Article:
Let’s ALL Go to the Movies!

Open Captioning

Kauai Representative James Tokioka (right) addresses the crowd during a post-screening celebration hosted at Dave and Buster’s, as Jan Fried (left) provides American Sign Language (ASL) interpretation

House Bill 1272 was signed into law by Hawai’i Governor David Ige in May of 2015, making Hawai’i the first in the country to accommodate the Deaf and Hard-of-Hearing at motion picture theaters statewide by providing open captioning. The landmark law was authored by Kauai Representative James Tokioka (Wailua Homesteads, Hanamaulu, Lihue, Puhi, Old Koloa Town, Omao).

On January 2, 2016, over 100 members of the Deaf and Hard-of-Hearing community celebrated at Ward Consolidated Theaters, commemorating this pioneering moment in the disability rights movement. The event was hosted by the Aloha State Association of the Deaf (ASAD) and the first open-captioned showing was of Star Wars: The Force Awakens. A post-film reception took place upstairs at Dave and Buster’s.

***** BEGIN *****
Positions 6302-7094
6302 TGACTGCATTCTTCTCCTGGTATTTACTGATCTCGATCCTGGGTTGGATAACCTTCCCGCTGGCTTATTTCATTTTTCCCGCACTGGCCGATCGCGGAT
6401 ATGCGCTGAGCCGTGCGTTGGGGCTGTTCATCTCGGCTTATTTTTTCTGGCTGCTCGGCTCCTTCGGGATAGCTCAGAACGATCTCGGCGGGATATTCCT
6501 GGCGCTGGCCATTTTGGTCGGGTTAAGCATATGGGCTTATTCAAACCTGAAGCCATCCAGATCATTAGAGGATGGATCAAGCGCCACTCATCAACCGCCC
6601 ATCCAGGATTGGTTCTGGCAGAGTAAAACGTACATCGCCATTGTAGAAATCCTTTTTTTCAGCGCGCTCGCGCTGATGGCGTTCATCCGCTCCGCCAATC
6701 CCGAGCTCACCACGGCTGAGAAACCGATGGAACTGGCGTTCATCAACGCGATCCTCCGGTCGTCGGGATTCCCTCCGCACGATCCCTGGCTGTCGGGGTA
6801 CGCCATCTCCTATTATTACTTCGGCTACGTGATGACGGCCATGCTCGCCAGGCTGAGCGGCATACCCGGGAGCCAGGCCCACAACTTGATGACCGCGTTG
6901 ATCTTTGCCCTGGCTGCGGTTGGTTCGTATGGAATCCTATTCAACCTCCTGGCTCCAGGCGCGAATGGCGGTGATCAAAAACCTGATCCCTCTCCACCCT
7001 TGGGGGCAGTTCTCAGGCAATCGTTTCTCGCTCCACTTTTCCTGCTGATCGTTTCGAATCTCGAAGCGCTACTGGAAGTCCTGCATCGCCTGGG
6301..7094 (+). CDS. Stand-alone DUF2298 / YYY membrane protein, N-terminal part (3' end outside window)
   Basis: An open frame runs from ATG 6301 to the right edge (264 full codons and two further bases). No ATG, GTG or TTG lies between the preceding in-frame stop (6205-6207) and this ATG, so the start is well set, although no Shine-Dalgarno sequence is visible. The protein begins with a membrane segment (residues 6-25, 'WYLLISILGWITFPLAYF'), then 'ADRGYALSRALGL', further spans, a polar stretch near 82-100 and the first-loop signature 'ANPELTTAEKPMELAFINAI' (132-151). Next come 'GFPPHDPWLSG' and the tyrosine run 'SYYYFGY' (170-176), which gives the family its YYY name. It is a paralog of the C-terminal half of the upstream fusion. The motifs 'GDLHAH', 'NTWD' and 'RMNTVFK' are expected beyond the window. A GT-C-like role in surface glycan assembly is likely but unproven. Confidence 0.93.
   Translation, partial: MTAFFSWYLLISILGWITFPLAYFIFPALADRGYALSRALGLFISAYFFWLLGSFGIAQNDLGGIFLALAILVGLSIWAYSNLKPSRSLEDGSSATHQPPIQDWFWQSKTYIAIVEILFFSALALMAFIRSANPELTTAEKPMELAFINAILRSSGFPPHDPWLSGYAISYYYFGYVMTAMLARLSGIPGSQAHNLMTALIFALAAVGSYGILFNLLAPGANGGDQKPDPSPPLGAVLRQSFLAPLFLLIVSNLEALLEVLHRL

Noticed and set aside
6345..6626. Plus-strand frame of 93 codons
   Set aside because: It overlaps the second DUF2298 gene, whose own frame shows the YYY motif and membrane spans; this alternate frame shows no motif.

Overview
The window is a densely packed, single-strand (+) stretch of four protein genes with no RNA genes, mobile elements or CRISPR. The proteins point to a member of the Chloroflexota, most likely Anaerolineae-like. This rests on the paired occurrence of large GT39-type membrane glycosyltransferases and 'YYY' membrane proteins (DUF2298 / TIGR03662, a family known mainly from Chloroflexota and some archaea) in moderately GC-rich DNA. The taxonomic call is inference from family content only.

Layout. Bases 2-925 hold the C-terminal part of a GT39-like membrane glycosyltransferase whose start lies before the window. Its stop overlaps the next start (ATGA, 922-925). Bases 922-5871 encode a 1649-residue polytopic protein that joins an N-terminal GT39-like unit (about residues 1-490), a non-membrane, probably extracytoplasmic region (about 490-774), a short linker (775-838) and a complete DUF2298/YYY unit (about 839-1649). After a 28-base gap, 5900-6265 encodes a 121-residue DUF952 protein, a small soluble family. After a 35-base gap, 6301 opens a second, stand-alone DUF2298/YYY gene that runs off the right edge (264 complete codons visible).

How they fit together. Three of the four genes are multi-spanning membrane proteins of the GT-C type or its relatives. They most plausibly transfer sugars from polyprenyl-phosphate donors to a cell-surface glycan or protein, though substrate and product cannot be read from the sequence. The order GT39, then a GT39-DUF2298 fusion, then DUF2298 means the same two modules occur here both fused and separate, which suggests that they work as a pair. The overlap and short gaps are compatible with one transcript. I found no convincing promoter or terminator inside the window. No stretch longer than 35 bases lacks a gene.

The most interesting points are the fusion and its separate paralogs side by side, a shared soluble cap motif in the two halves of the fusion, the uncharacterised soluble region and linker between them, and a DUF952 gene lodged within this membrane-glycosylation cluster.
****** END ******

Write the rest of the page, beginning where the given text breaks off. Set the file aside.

“Open captioning affords our community maximum inclusion at movie theaters,” ASAD President Billy Kekua explained in a press release. “With this new law, we finally feel part of the film industry.”

“Hawai’i’s unprecedented requirements in movie theater access for the Deaf, Hard-of-Hearing, and Deaf-blind is a true win-win for moviegoers and motion picture theater companies,” Kekua said.

The enactment of this law was also praised by the Deaf and Hard-of-Hearing community nationwide.

“The National Association of the Deaf (NAD) commends Hawai’i for being the first to pass legislation that requires open captioning in movie theaters and looks forward to the law becoming effective on January 1, 2016,” said NAD President Christopher Wagner. “We hope that this legislation sets the trend for the rest of the country.”

While the law has resulted in significant gains for the Deaf and Blind communities, it turns out open-captioning has also been a hit among moviegoers without hearing or vision challenges.

“There was a group of hearing people at the [Star Wars] movie who absolutely loved having the captioning,” said Joel Matusof, President of the Board of Directors for Signs of Self. “Sometimes in movies like Star Wars, where it is action-packed and characters have strange accents, the captioning makes it easier to follow the dialogue.”

The law signed by Governor Ige contains a sunset clause, which will repeal the bill on January 1, 2018. There is currently a measure in the state legislature – House Bill 2727 – that aims to remove the sunset clause, which would make the open-captioning mandate indefinite.

View the original bill